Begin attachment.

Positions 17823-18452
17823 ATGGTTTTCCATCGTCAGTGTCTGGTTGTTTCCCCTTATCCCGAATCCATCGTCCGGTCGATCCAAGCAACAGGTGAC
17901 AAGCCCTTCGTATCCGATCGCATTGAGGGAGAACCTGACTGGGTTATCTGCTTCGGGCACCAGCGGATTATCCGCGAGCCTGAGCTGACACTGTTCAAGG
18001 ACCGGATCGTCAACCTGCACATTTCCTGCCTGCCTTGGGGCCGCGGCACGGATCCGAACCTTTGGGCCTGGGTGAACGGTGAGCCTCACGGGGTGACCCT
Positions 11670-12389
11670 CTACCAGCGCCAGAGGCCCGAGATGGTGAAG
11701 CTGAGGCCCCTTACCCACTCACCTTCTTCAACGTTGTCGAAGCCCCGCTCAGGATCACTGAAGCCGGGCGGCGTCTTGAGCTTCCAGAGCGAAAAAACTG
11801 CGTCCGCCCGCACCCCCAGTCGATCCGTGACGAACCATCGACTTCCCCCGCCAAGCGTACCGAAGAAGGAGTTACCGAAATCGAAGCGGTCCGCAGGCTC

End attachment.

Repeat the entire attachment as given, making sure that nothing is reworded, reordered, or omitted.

Positions 17823-18452
17823 ATGGTTTTCCATCGTCAGTGTCTGGTTGTTTCCCCTTATCCCGAATCCATCGTCCGGTCGATCCAAGCAACAGGTGAC
17901 AAGCCCTTCGTATCCGATCGCATTGAGGGAGAACCTGACTGGGTTATCTGCTTCGGGCACCAGCGGATTATCCGCGAGCCTGAGCTGACACTGTTCAAGG
18001 ACCGGATCGTCAACCTGCACATTTCCTGCCTGCCTTGGGGCCGCGGCACGGATCCGAACCTTTGGGCCTGGGTGAACGGTGAGCCTCACGGGGTGACCCT
Positions 11670-12389
11670 CTACCAGCGCCAGAGGCCCGAGATGGTGAAG
11701 CTGAGGCCCCTTACCCACTCACCTTCTTCAACGTTGTCGAAGCCCCGCTCAGGATCACTGAAGCCGGGCGGCGTCTTGAGCTTCCAGAGCGAAAAAACTG
11801 CGTCCGCCCGCACCCCCAGTCGATCCGTGACGAACCATCGACTTCCCCCGCCAAGCGTACCGAAGAAGGAGTTACCGAAATCGAAGCGGTCCGCAGGCTC